The new government reaffirmed its commitment to making sure women are paid fairly for the work they do by moving quickly to scrap National’s flawed Equal Pay and Pay Equity Bill.
The Bill was introduced by National shortly before the election and would have put serious obstacles in the way of women making claims to achieve genuine equal pay. It also failed to fully incorporate the pay equity Principles a Joint Working Group of government, business and unions agreed last year
All three government parties opposed the Bill in the last Parliament and yesterday the Minister for Workplace Relations and Safety Iain Lees-Galloway and the Minister for Women Julie Anne Genter confirmed it would be thrown out.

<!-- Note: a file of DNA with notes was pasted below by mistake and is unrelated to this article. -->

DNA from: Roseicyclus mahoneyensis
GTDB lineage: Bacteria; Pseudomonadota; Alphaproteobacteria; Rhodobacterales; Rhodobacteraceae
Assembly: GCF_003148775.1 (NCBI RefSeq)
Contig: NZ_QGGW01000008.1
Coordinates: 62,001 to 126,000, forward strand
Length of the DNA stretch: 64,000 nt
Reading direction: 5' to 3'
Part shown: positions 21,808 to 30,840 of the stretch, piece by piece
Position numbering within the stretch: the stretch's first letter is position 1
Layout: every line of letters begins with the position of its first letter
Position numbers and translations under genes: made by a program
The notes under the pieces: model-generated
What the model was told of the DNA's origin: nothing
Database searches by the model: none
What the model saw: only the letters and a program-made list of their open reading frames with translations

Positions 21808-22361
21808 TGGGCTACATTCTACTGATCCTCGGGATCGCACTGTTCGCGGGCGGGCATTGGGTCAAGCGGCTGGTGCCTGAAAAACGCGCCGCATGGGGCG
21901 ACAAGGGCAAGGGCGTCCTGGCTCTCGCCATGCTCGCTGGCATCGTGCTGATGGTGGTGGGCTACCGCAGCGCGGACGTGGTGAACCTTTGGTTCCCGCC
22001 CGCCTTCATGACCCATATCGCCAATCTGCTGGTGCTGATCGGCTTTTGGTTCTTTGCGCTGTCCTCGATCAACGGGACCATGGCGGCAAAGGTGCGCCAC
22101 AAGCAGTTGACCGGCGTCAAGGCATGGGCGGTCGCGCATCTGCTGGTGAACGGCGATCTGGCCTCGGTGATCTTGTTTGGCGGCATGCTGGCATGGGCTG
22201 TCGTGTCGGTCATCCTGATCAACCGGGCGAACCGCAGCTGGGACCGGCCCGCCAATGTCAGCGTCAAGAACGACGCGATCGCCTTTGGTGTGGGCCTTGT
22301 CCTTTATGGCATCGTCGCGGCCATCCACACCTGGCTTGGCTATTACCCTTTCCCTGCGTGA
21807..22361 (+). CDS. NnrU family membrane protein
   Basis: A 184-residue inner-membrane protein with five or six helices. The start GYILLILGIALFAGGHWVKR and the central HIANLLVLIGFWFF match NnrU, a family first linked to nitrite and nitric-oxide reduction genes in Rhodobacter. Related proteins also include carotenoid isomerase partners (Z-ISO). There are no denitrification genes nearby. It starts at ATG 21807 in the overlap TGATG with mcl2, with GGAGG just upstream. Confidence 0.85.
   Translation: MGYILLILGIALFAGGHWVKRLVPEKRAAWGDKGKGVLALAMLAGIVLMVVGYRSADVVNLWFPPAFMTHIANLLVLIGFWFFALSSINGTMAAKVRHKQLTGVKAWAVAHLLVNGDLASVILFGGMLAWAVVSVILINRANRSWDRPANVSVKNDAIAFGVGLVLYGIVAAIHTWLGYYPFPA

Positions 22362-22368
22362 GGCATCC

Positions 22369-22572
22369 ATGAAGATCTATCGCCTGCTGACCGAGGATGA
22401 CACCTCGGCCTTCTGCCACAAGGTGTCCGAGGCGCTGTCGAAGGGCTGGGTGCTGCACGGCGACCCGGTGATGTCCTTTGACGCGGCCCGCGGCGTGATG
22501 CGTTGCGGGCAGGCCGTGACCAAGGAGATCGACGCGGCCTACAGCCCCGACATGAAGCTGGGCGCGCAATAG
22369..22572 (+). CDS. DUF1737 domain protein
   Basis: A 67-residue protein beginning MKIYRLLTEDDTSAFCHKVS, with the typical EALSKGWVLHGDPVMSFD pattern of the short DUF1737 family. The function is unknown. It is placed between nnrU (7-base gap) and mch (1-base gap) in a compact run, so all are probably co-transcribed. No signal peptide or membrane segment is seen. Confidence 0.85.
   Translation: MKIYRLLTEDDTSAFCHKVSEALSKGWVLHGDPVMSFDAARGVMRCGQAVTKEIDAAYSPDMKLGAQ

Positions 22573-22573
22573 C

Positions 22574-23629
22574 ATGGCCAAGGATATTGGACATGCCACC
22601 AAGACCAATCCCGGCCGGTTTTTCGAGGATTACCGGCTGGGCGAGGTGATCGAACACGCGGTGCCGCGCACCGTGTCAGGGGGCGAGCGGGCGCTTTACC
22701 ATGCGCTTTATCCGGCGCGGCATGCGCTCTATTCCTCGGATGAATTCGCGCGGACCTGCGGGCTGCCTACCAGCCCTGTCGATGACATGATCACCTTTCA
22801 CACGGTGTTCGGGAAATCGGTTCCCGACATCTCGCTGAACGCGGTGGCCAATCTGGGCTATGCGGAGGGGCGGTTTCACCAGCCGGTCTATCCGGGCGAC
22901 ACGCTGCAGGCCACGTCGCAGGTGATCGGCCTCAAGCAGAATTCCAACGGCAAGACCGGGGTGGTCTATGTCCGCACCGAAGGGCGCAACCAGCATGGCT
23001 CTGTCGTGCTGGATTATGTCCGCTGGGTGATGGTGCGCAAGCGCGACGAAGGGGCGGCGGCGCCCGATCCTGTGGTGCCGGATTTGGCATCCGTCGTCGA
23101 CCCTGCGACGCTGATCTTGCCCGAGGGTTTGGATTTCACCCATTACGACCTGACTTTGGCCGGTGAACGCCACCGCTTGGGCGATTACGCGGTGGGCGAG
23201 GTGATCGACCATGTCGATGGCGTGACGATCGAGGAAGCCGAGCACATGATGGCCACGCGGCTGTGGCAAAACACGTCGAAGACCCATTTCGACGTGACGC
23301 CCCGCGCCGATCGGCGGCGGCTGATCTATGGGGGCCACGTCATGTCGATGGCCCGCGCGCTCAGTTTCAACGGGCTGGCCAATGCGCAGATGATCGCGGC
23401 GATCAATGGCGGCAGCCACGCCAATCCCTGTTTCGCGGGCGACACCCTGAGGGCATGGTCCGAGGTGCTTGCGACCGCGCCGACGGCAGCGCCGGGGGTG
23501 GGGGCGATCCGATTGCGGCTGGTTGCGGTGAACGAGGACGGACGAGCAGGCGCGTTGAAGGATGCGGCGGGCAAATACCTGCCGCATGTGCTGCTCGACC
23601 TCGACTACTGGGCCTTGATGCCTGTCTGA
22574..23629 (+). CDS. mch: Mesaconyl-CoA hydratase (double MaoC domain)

The announcement was welcomed by the Tertiary Education Union (TEU), who said it provided hope that genuine equal pay can be achieved under this government, including for all women working in tertiary education.
“We congratulate the government on taking action so promptly on their commitment to equal pay for work of equal value. National introduced the Bill knowing it would make it more difficult for women to achieve equal pay and ever since working people have been standing together to demand better,” Suzanne McNabb, the TEU’s national women’s officer, said.
The TEU cautioned that the decision to scrap the bill must not be seen as the end game.
“It was always a necessary first step for the new government to take in order to deliver on its commitment to genuine equal pay. However, there is still a lot of work to do. We look forward to supporting all three parties in making the changes required so women are valued equally in the workplace, and to using the networks we are part of to provide a strong independent voice supporting those changes, where possible,” McNabb added.